David: thanks very much for your quick reply. I was able to successfully implement the input file you provided!!! However, I would in fact like to try to depict the Fe(OH)3 reductive dissolution reaction kinetically, i.e. in a manner analogous to how Postma and Appelo (2000) modeled MnO2 reduction by Fe2+, according to a standard surface-area controlled reaction mechanism. Could you show me how to set this one up? And then field an important question: within this kinetically-controlled framework is it still possible to model surface complexation by the diminishing Fe(OH)3? I really appreciate your assistance, and will by all means acknowledge it in the paper I'm working on. Eric -----Original Message----- From: David L Parkhurst [mailto:dlpark@xxxxxxxx] Sent: Wednesday, February 13, 2002 12:46 PM To: Roden, Eric E In-Reply-To: <OF4165DB05.EF86737E-ON87256B5F.0071110D@xxxxxxxx> Subject: Re: Phreeqc modeling of kinetic Fe(OH)3 reductive dissolution There are other ways to set this up, but it is simplest if you consider the consumption of organic carbon as the kinetic reaction. Then all you must do is add the correct amount of CH2O and let equilibrium do the rest. Signs may be confusing, but positive "moles" times positive coefficient of CH2O is positive, which means CH2O is added to the solution. Fe(OH)3(a) dissolves to equilibrium in response to the addition of CH2O. Carbon from CH2O must end up as C(IV)(carbonate species) and/or C(-IV) (methane), because those are the only aqueous species for carbon that are defined to the program. With Fe(OH)3(a) present, the carbon ends up in carbonate (oxidized) and Fe(OH)3 is reduced because of thermodynamics. Another reason to set it up this way is that the number of surface complexation sites can be related (proportional) to the number of moles of an EQUILIBRIUM_PHASE, so as you develop this model, you can allow for surface sites that diminish as Fe(OH)3 dissolves. SOLUTION 0 pH 7 Na 10 C 10 charge # note total C ends up at 1.2 mmol for charge balance at pH 7 EQUILIBRIUM_PHASES Fe(OH)3(a) 0.0 .01 KINETICS Fe(OH)3_reduction -formula CH2O 1 -steps 86400 172800 345600 691200 1382400 # 1, 2, 4, 8, 16 days RATES Fe(OH)3_reduction -start 10 m_feoh3 = EQUI("Fe(OH)3(a)") 20 k = .05/(24*3600) # constant /sec 30 rate = k*m_feoh3 40 moles = rate*TIME # TIME in sec 50 SAVE moles -end END David Parkhurst (dlpark@xxxxxxxx) U.S. Geological Survey Box 25046, MS 413 Denver Federal Center Denver, CO 80225 "Roden, Eric E" To: "'dlpark@xxxxxxxx'" <dlpark@xxxxxxxx> <Eric.Roden@x cc: In-Reply-To: <OF4165DB05.EF86737E-ON87256B5F.0071110D@xxxxxxxx> nl.gov> Subject: Phreeqc modeling of kinetic Fe(OH)3 reductive dissolution 02/13/02 11:20 AM Dear Dr. Parkhurst: I wonder if I might trouble you with a question regarding the use of Phreeqc (version 1.5.08 for Windows) for a paper I'm working on to be submitted to Applied Geochemistry. This is actually the same problem, more-or-less, which I had written to you about sometime ago, as I was just starting to try my hand at mixed equilibrium-kinetic geochemical modeling. I wish to simulate changes in pH and mineral precipitation accompanying kinetic reductive dissolution of hydrous ferric oxide [HFO, assumed to be represented by Fe(OH)3] by dissmilatory Fe(III)-reducing bacteria in HCO3-buffered medium. An approximate set of starting conditions for such a simulation is as follows: pH 7 10 mM NaHCO3 10 mmol/L Fe(OH)3 We have good evidence that bacterial HFO reduction follows first-order kinetics, with a rate constant of ca. 0.05/d in our normal culture systems. Hence, the initial idea would be to predict changes in pH and dissolved inorganic carbon speciation assuming that HFO reductive dissolution took place according the following reaction: Fe(OH)3(s) + 0.25 CH2O + 1.75H+ => Fe2+(aq) + 0.25HCO3- + 2.5H2O in which the labile organic carbon (CH2O) is present in excess and therefore does not need to be tracked during the simulation, and in which Fe(OH)3 consumption is depicted as a first-order reaction RFe(OH)3(s) = -k[Fe(OH)3(s)] Alternatively, the reaction could be modeled as a surface-area controlled process according to a more standard formulation such as RFe(OH)3 = -k(m/m0)^n Ultimately I would like to include other heterogeneous reactions and their impact on pH changes during HFO reduction, namely: (i) H+ complexation by Fe(OH)3 surfaces, whose abundance would be declining as reductive dissolution takes place, e.g. as a first approximation in direct proportion to molar/mass concentration and an assumed surface area of 600 m2/g; (ii) precipitation of FeCO3(s) (siderite) and/or Fe(OH)2. I have made some initial attempts to set-up a Phreeqc simulation of the simple case where only reductive dissolution of Fe(OH)3 takes place, but I am uncertain about how to depict the parallel consumption of the mineral phase and H+, together with production of Fe2+(aq) and HCO3-. I would be very grateful if you could provide assistance in setting-up this problem. If I can get this to work, I can think of a great many uses for Phreeqc in understanding and interpreting experimental studies of bacterial Fe(III) oxide reduction and associated aqueous/solid-phase geochemical reactions. Best regards, Eric Eric E. Roden Current address (01/07/02 to 05/10/02): Analytical Microbiology Pacific Northwest National Laboratory 900 Battelle Blvd, Mail Stop P7-50 Richland, WA 99352 (509) 373-1043 (office) (509) 376-5154 (lab) (509) 376-1321 (fax) (509) 627-0118 (home) Permanent address: The University of Alabama Department of Biological Sciences A122 Bevill Bldg 7th Ave Tuscaloosa, AL 35487-0206 (205) 348-0556 (office) (205) 348-1813 (lab) (205) 348-1403 (fax) (205) 349-1134 (home)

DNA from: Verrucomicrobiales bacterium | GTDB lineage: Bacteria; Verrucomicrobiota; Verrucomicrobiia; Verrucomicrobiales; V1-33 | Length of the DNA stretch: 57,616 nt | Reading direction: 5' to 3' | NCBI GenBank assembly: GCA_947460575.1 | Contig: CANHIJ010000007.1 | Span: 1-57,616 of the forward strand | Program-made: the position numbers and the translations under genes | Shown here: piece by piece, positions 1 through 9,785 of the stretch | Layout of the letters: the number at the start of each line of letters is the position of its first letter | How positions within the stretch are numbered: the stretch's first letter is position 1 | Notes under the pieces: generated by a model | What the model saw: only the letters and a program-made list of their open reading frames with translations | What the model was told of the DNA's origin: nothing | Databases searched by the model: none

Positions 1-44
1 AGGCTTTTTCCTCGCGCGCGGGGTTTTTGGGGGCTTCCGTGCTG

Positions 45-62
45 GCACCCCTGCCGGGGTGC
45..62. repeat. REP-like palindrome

Please note that some U.S. Geological Survey (USGS) information accessed through this page may be preliminary in nature and presented prior to final review and approval by the Director of the USGS. This information is provided with the understanding that it is not guaranteed to be correct or complete and conclusions drawn from such information are the sole responsibility of the user.
Any use of trade, product, or firm names in this publication is for descriptive purposes only and does not imply endorsement by the U.S. Government.
The URL of this page is:
Last modified: $Date: 2005-09-13 21:04:21 -0600 (Tue, 13 Sep 2005) $
Visitor number 3059 since Jan 22, 1998.